The UK economy grew by a faster-than-expected 1.1% in the second quarter of the year, according to official data.
The figure - a preliminary estimate from the Office for National Statistics (ONS) - was almost double the 0.6% growth rate expected by economists.
It was the fastest quarterly expansion since 2006, and marked a sharp pick-up in pace from the 0.3% growth of the first three months of the year.
Much of the growth came from the key services sector.
Within the services sector, which accounts for about three-quarters of the UK economy, business and finance posted its strongest rise in almost three years, rising by 1.3% over the quarter.
There was a big contribution from the construction industry, which grew at its fastest pace since 1963, in part because bad weather at the start of the year meant builders were catching up on work that should have taken place then.
The only sector to register a fall was transport and communications - down 0.7% on the quarter following the impact of Iceland's volcanic ash cloud in April.
The ONS said the last time the UK had growth of more 1.1% in any quarter was in 1999.
The Chancellor, George Osborne, said the figures proved his plan to cut the public sector was right.
He said: "In the Budget, I set out a plan to restore confidence in our economy by dealing with the deficit, starting this year, and to rebalance growth from the public to private sector.
"Today's figures show the private sector contributing all but 0.1% of the growth in the second quarter, and put beyond doubt that it was right to begin acting on the deficit now."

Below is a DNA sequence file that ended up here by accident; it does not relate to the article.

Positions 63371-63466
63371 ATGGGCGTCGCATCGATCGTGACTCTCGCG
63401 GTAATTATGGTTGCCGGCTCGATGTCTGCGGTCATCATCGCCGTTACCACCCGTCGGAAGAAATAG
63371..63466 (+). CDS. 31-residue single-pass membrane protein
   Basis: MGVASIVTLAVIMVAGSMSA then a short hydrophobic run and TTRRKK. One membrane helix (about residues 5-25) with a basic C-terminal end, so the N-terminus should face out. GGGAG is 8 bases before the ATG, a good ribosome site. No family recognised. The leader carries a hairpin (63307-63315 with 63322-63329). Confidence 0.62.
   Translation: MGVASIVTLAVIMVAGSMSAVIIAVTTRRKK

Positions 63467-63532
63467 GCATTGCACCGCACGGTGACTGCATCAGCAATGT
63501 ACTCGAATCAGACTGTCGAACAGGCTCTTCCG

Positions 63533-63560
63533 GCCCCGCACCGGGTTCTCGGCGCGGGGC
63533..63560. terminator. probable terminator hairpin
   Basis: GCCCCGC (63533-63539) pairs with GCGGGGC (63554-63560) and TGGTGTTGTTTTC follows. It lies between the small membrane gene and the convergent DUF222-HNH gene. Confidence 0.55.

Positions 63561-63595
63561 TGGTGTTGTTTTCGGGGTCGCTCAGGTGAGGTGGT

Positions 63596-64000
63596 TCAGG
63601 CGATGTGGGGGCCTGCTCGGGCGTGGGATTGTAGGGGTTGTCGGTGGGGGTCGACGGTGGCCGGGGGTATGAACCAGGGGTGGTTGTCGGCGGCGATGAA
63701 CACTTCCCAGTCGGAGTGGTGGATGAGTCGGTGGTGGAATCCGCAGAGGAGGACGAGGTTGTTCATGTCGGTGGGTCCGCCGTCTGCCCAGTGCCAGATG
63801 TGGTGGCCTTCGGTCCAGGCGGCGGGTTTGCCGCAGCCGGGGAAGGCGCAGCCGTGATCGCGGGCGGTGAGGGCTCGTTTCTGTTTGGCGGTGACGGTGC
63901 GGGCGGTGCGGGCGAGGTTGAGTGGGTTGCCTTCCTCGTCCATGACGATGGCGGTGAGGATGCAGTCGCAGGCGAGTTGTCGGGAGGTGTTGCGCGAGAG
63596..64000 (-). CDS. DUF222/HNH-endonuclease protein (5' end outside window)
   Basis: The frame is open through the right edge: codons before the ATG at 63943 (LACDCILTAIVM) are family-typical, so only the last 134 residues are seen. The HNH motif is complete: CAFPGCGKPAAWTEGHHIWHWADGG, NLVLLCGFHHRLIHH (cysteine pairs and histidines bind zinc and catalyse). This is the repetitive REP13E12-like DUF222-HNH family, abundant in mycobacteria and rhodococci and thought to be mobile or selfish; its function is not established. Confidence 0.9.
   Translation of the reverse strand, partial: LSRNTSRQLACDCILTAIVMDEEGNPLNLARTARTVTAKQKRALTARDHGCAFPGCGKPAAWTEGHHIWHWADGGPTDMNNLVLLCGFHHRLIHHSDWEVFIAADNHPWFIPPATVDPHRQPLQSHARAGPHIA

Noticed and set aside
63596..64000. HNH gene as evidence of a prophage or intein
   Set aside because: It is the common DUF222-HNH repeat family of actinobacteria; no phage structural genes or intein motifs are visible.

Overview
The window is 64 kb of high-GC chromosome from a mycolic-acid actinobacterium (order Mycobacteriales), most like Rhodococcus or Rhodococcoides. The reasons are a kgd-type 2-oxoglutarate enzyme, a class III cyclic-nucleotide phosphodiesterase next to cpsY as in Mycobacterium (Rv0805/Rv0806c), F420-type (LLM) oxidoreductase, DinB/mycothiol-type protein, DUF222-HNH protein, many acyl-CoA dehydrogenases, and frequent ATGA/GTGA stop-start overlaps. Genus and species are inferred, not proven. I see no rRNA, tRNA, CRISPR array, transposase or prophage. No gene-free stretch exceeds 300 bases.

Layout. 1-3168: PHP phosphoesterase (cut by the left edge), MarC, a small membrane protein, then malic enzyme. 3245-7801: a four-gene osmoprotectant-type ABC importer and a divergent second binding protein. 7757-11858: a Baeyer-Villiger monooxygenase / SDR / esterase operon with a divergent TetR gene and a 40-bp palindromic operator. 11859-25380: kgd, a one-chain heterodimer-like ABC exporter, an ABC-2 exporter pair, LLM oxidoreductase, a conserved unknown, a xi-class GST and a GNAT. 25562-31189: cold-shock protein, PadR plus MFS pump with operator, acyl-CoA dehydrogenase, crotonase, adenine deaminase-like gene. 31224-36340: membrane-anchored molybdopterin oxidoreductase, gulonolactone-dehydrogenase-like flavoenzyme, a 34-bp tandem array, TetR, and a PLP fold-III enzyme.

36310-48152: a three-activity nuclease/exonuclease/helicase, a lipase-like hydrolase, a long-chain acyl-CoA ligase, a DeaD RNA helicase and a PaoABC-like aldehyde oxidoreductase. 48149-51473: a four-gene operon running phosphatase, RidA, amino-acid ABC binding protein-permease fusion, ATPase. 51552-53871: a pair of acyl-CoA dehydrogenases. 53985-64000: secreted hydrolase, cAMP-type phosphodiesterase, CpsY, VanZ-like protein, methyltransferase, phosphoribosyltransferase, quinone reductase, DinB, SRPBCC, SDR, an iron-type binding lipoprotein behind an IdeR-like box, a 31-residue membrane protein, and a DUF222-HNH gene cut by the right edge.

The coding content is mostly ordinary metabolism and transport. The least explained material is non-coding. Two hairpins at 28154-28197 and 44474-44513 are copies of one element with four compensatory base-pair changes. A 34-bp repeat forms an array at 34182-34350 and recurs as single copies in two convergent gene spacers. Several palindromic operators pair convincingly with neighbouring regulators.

His predecessor, Alistair Darling, said the figures owed more to his government's policy. He said they vindicated the "measured and balanced" approach taken by the Labour government.
The BBC's economics editor, Stephanie Flanders, said it was always important not to read too much into one set of figures - however striking.
And economists said the rise did not mean the UK economy had fully recovered.
George Buckley, economist at Deutsche Bank, said: "This is a very strong rise. It is good news to the extent that the recovery seems to be gaining traction, the bad news is that it is going to take a long time before we get back to the peak levels we saw at the start of 2008."
And the phrase "as good as it gets" summed up the view of a number of observers, including the Institute of Directors (IoD).
Graeme Leach, the IoD's chief economist, said: "The latest quarterly GDP figures were good news, but we think they're likely to be as good as it gets. We do not think this rate of growth can be maintained.